Infertility affects around one in six couples globally. Currently, the most common but expensive and invasive treatment for assisting reproduction technology is in vitro fertilisation (IVF). But before going through this risky procedure of removing eggs from the ovaries, mixing them with sperm to create a pre-embryo which is put back into the uterus, some three to six attempts of simpler intrauterine insemination (IUI) are carried out injecting sperm directly into the uterus via a designated balloon catheter using a syringe. “Unfortunately the success rate of IUI is not very high, ranging between 6 % and 12 %, depending on the age of the patient,” says project coordinator Amnon Weichselbaum, co-founder and scientific director of Fertiligent, a company in Israel that developed a new insemination device with the help of EU funding for the project EVIE 2.0. Previous research found that it normally takes about 4 hours for sperm to travel up the uterine cavity via the fallopian tubes to the waiting ovum. “Instead of bombarding the uterus with sperm, we thought we could increase the success rate with a simple treatment of IUI with our slow release concept,” Weichselbaum adds. “Our concept was to put the sperm as close as possible to the waiting ovum and emulate the natural 4-hour time frame it takes for sperm to migrate through the cervix and enter the uterine cavity by releasing the sperm gradually over that period,” he explains. Pregnancy rates using the simple first-generation device developed by the team are 2.5 times higher compared to regular IUI, saving on expensive repeated cycles of IVF. “Crucially that success is attributed in large part to increasing the number of sperm reaching the fallopian tubes,” says Weichselbaum. Clinical trials showed slow-release insemination is superior to the so-called bolus technique of injecting the sperm in one shot.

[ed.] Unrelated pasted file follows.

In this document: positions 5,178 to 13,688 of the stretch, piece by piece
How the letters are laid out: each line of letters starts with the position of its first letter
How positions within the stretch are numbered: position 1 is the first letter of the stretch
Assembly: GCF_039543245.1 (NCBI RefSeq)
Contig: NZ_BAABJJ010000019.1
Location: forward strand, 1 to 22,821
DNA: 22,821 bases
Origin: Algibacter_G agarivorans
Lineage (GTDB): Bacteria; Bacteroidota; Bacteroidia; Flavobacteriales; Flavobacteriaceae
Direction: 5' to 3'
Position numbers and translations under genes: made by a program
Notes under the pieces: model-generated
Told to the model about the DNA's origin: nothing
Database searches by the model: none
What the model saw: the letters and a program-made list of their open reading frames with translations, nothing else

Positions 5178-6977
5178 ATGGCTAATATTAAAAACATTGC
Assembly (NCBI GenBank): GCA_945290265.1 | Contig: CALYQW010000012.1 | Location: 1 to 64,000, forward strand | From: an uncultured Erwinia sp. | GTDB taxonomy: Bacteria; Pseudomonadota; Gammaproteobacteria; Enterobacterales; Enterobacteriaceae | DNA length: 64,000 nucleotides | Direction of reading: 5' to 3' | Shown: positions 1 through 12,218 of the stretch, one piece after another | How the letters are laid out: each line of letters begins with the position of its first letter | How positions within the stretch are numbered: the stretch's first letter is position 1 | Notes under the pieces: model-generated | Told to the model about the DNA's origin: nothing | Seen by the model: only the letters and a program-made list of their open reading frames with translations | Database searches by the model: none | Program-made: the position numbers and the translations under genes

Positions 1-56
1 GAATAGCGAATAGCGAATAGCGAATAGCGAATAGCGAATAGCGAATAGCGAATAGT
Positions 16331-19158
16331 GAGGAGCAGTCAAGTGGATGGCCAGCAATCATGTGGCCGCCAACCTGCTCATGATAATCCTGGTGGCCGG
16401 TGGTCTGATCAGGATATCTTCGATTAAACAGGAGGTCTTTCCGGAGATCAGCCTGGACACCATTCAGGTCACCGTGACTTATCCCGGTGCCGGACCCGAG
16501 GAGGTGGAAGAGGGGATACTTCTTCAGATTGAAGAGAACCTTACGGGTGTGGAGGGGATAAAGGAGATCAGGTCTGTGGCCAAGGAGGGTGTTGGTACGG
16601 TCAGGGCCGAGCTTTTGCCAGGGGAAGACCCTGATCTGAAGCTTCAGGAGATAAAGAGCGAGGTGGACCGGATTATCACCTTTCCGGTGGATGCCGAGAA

More streamlined device
The first-generation device known as EVIE 1.0 uses a syringe inside a smart pump that slowly releases the sperm in a linear mode directly through a designated catheter to the uterus, Weichselbaum explains. The second-generation EVIE 2.0 device developed with EU funding is smaller and easier to use, as well as being more streamlined and robust compared to the earlier version. It uses a more advanced balloon catheter that can direct the sperm into the openings of the fallopian tubes, shortening the distance between the sperm and the waiting ovum. “The new catheter will be able to improve the success rate,” Weichselbaum explains. It also bypasses the cervix where sperm can get stuck in cervical mucus unable to complete their migration. This increases the chance of egg fertilisation.
“It’s a single-use kit – the pump itself with a sterile syringe that is used for regular IUI, and our designated balloon catheter,” Weichselbaum adds. “The beauty is in its simplicity. All the gynaecologist has to do is insert the catheter into the uterus, inflate the balloon, attach the device by strap to the patient’s leg and press the button, then everything is done automatically.” The single slow-release EVIE 2.0 device performed well in laboratory tests. “We found that the linear mode of sperm release in exactly 4 hours is much more exact and reliable than with EVIE 1.0” Weichselbaum notes. While the earlier mechanical device comprised 20 different parts and components, the new version has only four components making it simpler and cheaper to produce. The advanced prototype will be used for clinical studies to fine-tune it before bringing it to the market.
EVIE 2.0, EVIE 1.0, fertility, insemination, IUI, conception, IVF, uterus, ovary, fallopian tubes, sperm, catheter